then select a publisher and commit it to the world. If these times will not accept it, posterity will,—which is an infinity. Grotius did not solicit subscriptions; nor Bacon, nor Story, nor Kent. You may reply that you will not solicit them, but the bookseller will,—that is a distinction without a difference. Every time your paper is presented for a signature, the person, while reluctantly signing his name, will mutter some querulous tones, and will afterwards console himself for his extravagance by the remark that he did it to get rid of the applicant. Will you expose yourself to such shots? No! Your work is new, elaborate, important, great. Comport yourself with regard to it as becomes the author of such a work. Pardon this warmth. I may be wrong in judgment, but not in my friendly regard. . . . Ever yours,C. S.
4 Court St., Boston, Sept. 12, 1837.my dear friend,—. . . Of Mr. Ingersoll's1 oration I have heard much, and regret that he passed through Boston without presenting a vision to my eyes. When in Philadelphia, some years ago, he was very kind to me, and I dined at his house in a large and splendid company. I should, therefore, take great pleasure in paying my respects to him. Whether I shall be able to visit you, on Oct. 1, I am uncertain. Within a short time of that date I shall certainly present myself, to indulge in the luxury of a full day's communion on Europe and the great scenes which I hope to look on. My reports are about two-thirds printed, but will probably be through the press about that time. Some professional engagements will detain me, I fear, beyond Oct. 1. If I could ride in the inside of a stagecoach, I would certainly go down with the judge; but as it makes me sick,— very sick,—it would be a mere mockery to go in his company, or afterwards in yours. . . . Affectionately yours,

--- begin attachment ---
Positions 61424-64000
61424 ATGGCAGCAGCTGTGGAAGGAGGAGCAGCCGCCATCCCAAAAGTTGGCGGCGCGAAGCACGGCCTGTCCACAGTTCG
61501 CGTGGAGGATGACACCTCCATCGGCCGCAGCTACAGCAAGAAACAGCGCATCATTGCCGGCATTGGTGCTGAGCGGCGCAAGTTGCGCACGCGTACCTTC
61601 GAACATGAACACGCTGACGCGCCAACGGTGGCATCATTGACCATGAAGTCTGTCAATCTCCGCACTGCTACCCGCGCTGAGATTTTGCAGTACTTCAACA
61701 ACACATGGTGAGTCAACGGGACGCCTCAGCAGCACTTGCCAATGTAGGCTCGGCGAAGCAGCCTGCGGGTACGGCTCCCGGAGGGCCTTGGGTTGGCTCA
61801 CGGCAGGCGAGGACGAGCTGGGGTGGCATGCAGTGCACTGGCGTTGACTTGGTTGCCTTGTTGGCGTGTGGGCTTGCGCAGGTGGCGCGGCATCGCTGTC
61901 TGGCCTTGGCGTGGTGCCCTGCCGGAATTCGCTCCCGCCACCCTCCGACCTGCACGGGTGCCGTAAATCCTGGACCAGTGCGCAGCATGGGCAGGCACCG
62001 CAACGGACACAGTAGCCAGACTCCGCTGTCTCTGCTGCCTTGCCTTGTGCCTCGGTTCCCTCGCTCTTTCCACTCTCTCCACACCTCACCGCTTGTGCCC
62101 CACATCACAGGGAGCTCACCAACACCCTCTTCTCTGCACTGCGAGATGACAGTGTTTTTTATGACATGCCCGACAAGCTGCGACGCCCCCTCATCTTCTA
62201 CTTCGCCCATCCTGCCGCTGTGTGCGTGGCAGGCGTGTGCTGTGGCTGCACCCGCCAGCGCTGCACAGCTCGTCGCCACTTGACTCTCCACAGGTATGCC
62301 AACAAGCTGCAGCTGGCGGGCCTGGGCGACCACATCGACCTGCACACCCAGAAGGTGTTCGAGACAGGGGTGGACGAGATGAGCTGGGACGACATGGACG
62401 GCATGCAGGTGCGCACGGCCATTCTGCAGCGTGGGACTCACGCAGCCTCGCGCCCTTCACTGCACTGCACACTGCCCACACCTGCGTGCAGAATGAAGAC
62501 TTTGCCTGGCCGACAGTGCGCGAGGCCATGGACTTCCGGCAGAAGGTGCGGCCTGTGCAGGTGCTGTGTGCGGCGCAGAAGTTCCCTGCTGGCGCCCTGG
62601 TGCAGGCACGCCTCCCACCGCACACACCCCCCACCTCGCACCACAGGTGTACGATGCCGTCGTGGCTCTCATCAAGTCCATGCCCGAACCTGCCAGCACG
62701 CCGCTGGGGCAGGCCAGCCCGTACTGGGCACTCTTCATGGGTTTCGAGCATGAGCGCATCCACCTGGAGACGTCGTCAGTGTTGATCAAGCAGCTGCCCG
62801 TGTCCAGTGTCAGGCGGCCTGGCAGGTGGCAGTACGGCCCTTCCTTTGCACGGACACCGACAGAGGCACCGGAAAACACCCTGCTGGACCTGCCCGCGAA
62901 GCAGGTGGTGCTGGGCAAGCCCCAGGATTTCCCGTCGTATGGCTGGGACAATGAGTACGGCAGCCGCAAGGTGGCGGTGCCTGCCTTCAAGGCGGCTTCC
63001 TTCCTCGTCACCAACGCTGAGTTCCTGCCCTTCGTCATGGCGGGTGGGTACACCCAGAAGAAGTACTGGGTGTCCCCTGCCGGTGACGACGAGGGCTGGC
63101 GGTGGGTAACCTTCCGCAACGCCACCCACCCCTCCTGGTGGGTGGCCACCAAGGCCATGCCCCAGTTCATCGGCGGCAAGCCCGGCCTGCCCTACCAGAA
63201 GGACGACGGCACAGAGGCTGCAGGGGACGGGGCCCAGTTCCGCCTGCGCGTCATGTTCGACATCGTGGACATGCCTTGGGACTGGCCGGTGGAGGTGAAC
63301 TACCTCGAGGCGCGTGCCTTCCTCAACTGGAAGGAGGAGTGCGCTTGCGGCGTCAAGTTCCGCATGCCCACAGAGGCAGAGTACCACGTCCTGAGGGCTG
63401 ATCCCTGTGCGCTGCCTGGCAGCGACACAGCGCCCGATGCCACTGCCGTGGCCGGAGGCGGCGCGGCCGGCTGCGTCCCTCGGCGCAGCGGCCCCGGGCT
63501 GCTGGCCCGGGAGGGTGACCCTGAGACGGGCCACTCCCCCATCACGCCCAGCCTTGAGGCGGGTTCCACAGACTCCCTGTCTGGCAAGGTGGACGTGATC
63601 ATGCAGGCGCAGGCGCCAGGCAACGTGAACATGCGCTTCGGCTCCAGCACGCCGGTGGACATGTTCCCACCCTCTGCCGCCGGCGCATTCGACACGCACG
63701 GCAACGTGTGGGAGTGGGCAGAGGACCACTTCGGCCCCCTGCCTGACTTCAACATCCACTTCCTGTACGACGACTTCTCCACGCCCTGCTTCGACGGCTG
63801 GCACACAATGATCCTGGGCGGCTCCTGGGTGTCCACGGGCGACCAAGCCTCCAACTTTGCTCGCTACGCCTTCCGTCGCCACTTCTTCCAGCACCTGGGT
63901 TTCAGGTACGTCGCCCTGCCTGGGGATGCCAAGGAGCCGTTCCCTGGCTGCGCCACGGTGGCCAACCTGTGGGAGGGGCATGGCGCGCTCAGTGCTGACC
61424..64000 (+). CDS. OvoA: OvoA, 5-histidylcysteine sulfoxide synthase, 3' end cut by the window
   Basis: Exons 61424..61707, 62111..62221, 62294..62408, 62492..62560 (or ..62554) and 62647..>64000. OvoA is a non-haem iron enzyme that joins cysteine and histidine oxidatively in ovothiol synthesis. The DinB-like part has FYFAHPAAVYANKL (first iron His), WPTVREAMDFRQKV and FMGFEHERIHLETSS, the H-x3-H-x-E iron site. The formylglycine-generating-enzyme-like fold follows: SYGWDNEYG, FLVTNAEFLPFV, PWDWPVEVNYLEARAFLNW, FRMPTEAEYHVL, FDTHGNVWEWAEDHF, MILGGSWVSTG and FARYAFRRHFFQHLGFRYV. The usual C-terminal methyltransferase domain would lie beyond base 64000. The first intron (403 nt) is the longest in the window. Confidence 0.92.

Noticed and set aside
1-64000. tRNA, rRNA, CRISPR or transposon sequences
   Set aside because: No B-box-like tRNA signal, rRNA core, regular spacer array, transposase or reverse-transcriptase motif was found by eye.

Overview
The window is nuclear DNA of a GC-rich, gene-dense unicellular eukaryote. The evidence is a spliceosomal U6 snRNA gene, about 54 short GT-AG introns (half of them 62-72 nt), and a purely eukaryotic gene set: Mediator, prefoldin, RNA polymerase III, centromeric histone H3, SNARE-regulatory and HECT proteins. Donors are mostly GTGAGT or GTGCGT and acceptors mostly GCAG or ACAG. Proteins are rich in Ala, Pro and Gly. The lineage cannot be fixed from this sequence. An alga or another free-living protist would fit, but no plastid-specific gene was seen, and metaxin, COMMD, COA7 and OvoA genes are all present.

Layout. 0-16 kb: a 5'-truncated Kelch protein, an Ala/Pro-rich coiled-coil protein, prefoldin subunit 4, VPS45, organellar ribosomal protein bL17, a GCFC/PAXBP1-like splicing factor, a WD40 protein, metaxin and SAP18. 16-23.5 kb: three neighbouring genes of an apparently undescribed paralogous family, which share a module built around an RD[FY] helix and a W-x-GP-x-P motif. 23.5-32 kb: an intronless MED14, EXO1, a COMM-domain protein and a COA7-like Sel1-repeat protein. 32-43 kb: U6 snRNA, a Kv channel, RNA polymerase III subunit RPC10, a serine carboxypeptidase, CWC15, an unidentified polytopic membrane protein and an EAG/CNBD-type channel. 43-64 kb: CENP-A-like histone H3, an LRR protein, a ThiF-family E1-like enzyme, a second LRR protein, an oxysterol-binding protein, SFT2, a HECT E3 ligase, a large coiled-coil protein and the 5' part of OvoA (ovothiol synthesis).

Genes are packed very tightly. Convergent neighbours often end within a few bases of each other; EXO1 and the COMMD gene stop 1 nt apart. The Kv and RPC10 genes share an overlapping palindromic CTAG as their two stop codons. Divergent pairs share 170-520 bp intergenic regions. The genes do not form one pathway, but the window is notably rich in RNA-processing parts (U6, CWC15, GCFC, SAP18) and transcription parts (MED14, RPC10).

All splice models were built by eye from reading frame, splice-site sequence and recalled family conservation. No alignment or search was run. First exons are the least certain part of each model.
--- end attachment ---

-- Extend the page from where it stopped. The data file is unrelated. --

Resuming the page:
4 Court St., Boston, Sept. 28, 1837.my dear friend,—I send you a hasty scrawl as a premonitory symptom of a firm determination to take the stage on Friday with the judge, or the boat on Friday night for Portland. I cannot seduce the judge to encounter the exposure to sea-sickness, confined quarters, and a prolonged trip by steamboat. He is of old Cato's mind, who never regretted but one thing, which was on one occasion going by water when he might have gone by land. But the horrid, blinding dust will suffocate a poor fellow like myself, who must consort the whole way with Jehu on his box.
This text is part of:
Table of Contents:
Chapter 2 : Parentage and Family.—the father.
Chapter 3 : birth and early Education.— 1811 - 26 .
Chapter 4 : College Life.— September , 1826 , to September , 1830 .—age, 15 - 19 .
Chapter 5 : year after College.— September , 1830 , to September , 1831 .—Age, 19 - 20 .
Chapter 6 : Law School .— September , 1831 , to December , 1833 .—Age, 20 - 22 .
Chapter 7 : study in a law office .—Visit to Washington .— January , 1854 , to September , 1834 .—Age, 23 .
Chapter 8 : early professional life.— September , 1834 , to December , 1837 .—Age, 23 - 26 .
Chapter 9 : going to Europe .— December , 1837 .—Age, 26 .
Chapter 10 : the voyage and Arrival.— December , 1837 , to January , 1838 — age, 26 - 27 .
Chapter 11 : Paris .—its schools.— January and February , 1838 .—Age, 27 .
Chapter 12 : Paris .—Society and the courts.— March to May , 1838 .—Age, 27 .
Chapter 13 : England .— June , 1838 , to March , 1839 .—Age, 27 - 28 .
Chapter 14 : first weeks in London .— June and July , 1838 .—Age, 27 .
Chapter 15 : the Circuits .—Visits in England and Scotland .— August to October , 1838 .—age, 27 .
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